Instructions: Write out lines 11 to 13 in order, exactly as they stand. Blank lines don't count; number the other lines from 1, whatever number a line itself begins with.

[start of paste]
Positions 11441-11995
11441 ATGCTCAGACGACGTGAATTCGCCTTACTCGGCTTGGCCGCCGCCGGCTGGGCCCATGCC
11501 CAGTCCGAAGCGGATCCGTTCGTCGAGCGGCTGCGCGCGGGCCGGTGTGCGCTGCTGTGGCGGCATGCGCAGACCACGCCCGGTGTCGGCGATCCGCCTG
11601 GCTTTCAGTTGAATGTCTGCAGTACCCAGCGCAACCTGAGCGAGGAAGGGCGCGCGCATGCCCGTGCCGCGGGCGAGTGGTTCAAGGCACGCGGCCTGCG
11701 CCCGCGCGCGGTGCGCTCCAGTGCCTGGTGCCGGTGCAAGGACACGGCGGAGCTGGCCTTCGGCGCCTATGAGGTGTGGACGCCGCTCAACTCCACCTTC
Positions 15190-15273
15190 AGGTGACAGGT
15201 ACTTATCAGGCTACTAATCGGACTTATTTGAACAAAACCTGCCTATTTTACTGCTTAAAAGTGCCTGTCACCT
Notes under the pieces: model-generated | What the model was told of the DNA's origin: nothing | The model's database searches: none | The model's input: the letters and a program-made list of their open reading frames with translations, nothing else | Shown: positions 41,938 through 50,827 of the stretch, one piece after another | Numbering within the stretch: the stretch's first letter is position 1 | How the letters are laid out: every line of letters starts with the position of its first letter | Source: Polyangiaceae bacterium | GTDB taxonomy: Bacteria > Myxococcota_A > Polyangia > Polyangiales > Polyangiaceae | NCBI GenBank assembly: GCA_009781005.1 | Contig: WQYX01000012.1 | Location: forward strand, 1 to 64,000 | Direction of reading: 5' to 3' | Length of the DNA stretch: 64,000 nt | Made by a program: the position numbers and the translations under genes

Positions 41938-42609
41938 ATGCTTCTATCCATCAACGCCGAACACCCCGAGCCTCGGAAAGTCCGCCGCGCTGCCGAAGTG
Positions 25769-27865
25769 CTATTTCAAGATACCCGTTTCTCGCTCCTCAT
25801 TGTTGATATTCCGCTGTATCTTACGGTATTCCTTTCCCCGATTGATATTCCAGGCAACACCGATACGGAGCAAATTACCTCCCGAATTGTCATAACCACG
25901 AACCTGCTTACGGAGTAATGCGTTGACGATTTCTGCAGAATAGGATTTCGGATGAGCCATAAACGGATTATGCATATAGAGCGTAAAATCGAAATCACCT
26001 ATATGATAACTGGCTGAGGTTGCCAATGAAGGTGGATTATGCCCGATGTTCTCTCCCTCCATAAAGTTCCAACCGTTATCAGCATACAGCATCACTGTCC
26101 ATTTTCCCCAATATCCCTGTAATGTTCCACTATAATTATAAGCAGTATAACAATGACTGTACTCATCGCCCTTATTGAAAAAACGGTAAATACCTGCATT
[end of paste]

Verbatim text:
41938 ATGCTTCTATCCATCAACGCCGAACACCCCGAGCCTCGGAAAGTCCGCCGCGCTGCCGAAGTG
Positions 25769-27865
25769 CTATTTCAAGATACCCGTTTCTCGCTCCTCAT